This post about The Crowded Room discusses difficult topics including but not limited to self-harm, mental illness and child sexual abuse. Also, spoilers.

Content warnings, trigger warnings, whichever you prefer, are controversial. Also controversial is Apple TV+’s The Crowded Room. The scientific jury is out on whether trigger warnings are useful. And The Crowded Room has a 33 percent critic score on Rotten Tomatoes while holding a 91 percent audience score. I fall on the side of both being good. 

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But I’m not here to defend The Crowded Room or Tom Holland‘s Emmy-worthy performance (Reddit‘s already done a pretty decent job of that). Heck, I’m not even here to defend content warnings in general. No, I’m here to praise Apple TV+ for giving its audience the proper heads-up about the tough stuff and doing said tough stuff pretty well.

Adequate Warning

Season 1, Episode 9, “Family,” opens with a black screen and white words declaring, “The following contains a depiction of self-harm. Viewer discretion advised.”

I am someone who needs this warning, and were I not so frigging obsessed with this show, or if I’d been in a bad mood, I might have skipped the episode. In any case, knowing what was to come helped me prepare my mind and body. And that may seem silly to some, but being empowered to make the choice to watch someone hurting themselves means a lot. 

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After all, there is a social contagion element to self-harm, especially among teens and young adults (Though this series is rated MA, you know kids are watching because Spiderman himself is starring!). Further, one study at the University of Guelph in Ontario, Canada, found that photos of self-harm triggered a not-insignificant portion of people with a history of self-harm. If images of self-harm can set people off, we need content warnings for them.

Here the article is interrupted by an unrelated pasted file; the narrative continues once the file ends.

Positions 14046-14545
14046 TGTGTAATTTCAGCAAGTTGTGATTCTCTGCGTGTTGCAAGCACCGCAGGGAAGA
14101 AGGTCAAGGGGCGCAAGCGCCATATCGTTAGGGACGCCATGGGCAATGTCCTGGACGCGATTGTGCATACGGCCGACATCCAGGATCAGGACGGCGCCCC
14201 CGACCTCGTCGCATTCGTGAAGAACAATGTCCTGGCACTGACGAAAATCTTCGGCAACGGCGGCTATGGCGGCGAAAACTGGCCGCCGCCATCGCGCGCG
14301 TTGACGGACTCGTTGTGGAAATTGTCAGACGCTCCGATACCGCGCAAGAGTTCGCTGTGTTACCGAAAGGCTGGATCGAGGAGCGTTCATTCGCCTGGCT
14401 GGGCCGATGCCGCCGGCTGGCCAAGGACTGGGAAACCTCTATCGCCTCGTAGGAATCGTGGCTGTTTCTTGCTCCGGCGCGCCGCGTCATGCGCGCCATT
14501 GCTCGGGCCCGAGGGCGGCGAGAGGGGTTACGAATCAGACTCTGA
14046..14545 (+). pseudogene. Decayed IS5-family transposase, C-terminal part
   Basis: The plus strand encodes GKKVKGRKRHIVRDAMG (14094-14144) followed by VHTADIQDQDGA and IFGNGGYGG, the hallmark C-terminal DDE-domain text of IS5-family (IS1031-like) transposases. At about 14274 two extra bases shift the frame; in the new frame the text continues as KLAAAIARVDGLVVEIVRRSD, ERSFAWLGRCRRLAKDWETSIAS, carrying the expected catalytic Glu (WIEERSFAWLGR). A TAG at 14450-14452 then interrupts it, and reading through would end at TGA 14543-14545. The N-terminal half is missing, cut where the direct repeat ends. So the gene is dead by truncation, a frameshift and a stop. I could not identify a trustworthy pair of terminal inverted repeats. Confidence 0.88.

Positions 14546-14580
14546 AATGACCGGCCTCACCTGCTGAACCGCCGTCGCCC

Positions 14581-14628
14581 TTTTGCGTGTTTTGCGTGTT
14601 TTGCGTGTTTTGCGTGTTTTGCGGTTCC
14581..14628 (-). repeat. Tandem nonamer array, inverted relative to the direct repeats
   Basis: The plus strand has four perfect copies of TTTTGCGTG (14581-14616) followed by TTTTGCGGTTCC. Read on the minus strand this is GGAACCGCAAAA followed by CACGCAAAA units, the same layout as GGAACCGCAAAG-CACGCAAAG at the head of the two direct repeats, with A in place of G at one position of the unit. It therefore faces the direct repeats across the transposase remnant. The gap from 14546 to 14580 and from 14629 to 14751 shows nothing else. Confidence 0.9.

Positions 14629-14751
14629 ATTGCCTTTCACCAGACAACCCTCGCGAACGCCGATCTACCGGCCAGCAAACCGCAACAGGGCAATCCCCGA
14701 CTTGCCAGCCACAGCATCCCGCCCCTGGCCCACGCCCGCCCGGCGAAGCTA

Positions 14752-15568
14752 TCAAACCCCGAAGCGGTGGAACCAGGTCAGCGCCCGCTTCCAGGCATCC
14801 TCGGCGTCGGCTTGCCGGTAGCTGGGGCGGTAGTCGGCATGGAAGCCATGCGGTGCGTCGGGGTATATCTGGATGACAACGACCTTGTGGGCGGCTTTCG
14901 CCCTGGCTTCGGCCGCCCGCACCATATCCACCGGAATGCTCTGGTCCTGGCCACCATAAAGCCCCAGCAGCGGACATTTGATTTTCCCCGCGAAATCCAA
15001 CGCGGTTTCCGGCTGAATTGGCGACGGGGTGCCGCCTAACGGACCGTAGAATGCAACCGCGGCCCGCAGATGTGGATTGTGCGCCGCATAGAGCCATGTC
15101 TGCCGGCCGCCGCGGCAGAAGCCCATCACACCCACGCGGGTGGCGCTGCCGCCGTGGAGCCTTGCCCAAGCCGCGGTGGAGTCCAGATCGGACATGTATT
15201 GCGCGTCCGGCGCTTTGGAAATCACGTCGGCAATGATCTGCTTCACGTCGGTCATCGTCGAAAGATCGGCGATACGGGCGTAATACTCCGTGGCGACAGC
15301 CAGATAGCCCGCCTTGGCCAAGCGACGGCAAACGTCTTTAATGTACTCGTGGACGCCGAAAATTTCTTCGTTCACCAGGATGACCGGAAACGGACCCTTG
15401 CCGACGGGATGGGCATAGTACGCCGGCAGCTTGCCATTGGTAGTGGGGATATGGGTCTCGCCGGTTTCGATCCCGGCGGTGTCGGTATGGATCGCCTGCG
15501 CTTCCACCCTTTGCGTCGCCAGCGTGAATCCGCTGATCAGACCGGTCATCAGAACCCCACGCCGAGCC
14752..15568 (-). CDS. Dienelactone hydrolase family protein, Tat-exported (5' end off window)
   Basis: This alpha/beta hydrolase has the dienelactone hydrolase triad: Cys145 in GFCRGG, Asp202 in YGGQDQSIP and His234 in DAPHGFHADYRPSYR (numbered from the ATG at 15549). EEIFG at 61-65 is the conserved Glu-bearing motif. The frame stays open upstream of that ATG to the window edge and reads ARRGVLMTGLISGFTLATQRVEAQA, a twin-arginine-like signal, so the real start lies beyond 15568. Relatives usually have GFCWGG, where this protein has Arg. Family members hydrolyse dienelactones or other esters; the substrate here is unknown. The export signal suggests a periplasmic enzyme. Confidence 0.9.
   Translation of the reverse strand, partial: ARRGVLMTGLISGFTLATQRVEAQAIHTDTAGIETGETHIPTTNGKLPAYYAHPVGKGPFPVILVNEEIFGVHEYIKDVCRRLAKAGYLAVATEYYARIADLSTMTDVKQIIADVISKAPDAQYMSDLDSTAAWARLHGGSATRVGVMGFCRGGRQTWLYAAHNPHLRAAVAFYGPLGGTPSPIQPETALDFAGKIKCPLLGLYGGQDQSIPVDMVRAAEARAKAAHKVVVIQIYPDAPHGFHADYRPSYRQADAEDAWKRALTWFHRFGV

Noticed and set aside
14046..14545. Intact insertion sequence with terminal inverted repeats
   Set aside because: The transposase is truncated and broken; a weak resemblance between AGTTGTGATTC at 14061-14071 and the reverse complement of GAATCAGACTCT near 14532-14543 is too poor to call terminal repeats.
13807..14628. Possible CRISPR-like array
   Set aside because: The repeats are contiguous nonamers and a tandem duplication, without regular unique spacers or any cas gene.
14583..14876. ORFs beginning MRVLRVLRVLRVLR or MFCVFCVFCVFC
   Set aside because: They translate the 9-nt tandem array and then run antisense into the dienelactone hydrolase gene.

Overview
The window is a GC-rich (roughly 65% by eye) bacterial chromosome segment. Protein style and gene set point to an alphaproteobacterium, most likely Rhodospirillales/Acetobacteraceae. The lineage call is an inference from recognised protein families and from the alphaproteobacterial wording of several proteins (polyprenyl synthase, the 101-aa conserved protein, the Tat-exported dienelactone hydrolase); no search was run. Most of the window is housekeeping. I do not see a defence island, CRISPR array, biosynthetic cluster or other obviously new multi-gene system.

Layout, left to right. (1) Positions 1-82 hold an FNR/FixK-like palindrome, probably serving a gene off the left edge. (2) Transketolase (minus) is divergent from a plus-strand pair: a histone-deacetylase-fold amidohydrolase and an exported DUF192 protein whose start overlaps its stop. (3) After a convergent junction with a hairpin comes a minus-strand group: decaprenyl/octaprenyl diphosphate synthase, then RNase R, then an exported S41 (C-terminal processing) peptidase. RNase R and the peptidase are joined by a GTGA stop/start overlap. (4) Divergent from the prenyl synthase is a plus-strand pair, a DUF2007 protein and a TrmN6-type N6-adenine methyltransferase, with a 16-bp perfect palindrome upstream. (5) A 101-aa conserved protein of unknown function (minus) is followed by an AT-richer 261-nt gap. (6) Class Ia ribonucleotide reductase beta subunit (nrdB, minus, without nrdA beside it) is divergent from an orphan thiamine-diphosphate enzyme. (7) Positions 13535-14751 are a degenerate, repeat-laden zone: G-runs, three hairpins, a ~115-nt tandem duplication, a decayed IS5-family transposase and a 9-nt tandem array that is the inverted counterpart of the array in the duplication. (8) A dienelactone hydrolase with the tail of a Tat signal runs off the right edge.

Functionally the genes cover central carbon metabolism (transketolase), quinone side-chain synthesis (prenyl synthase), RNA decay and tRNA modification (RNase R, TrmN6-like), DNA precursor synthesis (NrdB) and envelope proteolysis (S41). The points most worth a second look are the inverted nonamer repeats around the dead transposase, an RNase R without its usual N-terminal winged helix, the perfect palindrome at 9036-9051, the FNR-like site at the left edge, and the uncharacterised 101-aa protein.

A white man (Tom Holland) in his 20s with medium-length brown hair stares almost into the camera. The lighting is bright, but the background is dark.

Tom Holland on The Crowded Room (Apple TV+)

Bark vs. Bite

I commend Apple TV+ and The Crowded Room for having the trigger warning, but I also have to applaud them for how they depicted self-harm itself. I’ve watched shows where not only was there no warning, but the subsequent images were extremely graphic, focusing on the violence and sensationalizing the act rather than the person or the cause.

In The Crowded Room, the camera stays on Danny (Holland) during the entire incident, and the “only” blood we see is at the end of the scene as the camera pulls back. Even then, it’s not the focus of the shot. This lack of focus on the violence the character is perpetrating against himself allows the viewer to hone in on what’s important: his pain.

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The scene isn’t obscene, giving us just enough to ensure we know what’s going on without overplaying it. The show handles most of its most brutal subject matter similarly. We don’t see Danny being sexually abused — we don’t have to; we shouldn’t. If we did, the whole conversation would become, “Oh my goodness did you see what The Crowded Room DID?” (Not to mention the ethics of submitting a child actor to such a scene… )

Case in point: Holland’s sex scenes with other male actors (Elijah Jones and Stephen Barrington) have eclipsed so much of the narrative around this show. And most commentary about the scenes doesn’t even understand the context

(As an aside, this is one of the first recent shows this epileptic has seen with decent flashing light warnings.)

Basically… 

Big media companies don’t often get it right. But sometimes they do. I know that many people with Dissociative Identity Disorder (DID) have criticized The Crowded Room‘s portrayal of DID (others have praised it). So I won’t speak to that. However, Apple TV+ and The Crowded Room have gotten sensitivity and content warnings right. And for that, a big round of golf claps to one of the world’s largest corporations

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By the by, every episode ends with a black screen and white words saying, “If you or someone you know needs support, go to apple.com/heretohelp.” Yes, Apple TV+ has an entire webpage dedicated to crisis hotlines.

What Should Other Media Learn?

At the end of the day, content warnings are a wise business decision. If you warn people about what they are about to watch, the decision to do so is now in their hands. It reduces liability. Cold hard capitalism? Sure. But it still benefits the consumer. Frankly, I wonder why more media companies haven’t boarded this train.  

What do you think about content warnings? Have you watched The Crowded Room? Sound off in the comments below. 

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